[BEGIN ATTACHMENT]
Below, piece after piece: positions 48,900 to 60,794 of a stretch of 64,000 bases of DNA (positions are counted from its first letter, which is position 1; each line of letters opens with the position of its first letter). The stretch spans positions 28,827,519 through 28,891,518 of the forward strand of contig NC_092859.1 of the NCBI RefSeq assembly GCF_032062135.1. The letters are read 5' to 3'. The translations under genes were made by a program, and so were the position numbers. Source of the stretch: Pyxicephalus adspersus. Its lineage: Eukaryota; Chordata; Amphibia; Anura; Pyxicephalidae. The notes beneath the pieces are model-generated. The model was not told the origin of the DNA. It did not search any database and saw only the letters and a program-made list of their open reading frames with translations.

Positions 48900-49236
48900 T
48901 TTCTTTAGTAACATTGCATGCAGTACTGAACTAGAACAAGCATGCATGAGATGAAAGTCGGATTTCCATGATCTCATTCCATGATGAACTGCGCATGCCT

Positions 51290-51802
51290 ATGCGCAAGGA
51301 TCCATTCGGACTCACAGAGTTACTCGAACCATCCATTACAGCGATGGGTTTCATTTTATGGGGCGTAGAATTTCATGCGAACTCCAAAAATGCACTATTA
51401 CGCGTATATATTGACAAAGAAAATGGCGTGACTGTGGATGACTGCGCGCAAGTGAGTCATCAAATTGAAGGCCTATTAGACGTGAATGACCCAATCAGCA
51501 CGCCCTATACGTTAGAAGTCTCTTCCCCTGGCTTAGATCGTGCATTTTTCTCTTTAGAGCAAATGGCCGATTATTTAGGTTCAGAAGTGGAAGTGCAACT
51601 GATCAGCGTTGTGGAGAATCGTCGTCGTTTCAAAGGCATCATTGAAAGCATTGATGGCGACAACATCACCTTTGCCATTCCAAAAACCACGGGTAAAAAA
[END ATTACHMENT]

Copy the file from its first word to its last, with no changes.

Below, piece after piece: positions 48,900 to 60,794 of a stretch of 64,000 bases of DNA (positions are counted from its first letter, which is position 1; each line of letters opens with the position of its first letter). The stretch spans positions 28,827,519 through 28,891,518 of the forward strand of contig NC_092859.1 of the NCBI RefSeq assembly GCF_032062135.1. The letters are read 5' to 3'. The translations under genes were made by a program, and so were the position numbers. Source of the stretch: Pyxicephalus adspersus. Its lineage: Eukaryota; Chordata; Amphibia; Anura; Pyxicephalidae. The notes beneath the pieces are model-generated. The model was not told the origin of the DNA. It did not search any database and saw only the letters and a program-made list of their open reading frames with translations.

Positions 48900-49236
48900 T
48901 TTCTTTAGTAACATTGCATGCAGTACTGAACTAGAACAAGCATGCATGAGATGAAAGTCGGATTTCCATGATCTCATTCCATGATGAACTGCGCATGCCT

Positions 51290-51802
51290 ATGCGCAAGGA
51301 TCCATTCGGACTCACAGAGTTACTCGAACCATCCATTACAGCGATGGGTTTCATTTTATGGGGCGTAGAATTTCATGCGAACTCCAAAAATGCACTATTA
51401 CGCGTATATATTGACAAAGAAAATGGCGTGACTGTGGATGACTGCGCGCAAGTGAGTCATCAAATTGAAGGCCTATTAGACGTGAATGACCCAATCAGCA
51501 CGCCCTATACGTTAGAAGTCTCTTCCCCTGGCTTAGATCGTGCATTTTTCTCTTTAGAGCAAATGGCCGATTATTTAGGTTCAGAAGTGGAAGTGCAACT
51601 GATCAGCGTTGTGGAGAATCGTCGTCGTTTCAAAGGCATCATTGAAAGCATTGATGGCGACAACATCACCTTTGCCATTCCAAAAACCACGGGTAAAAAA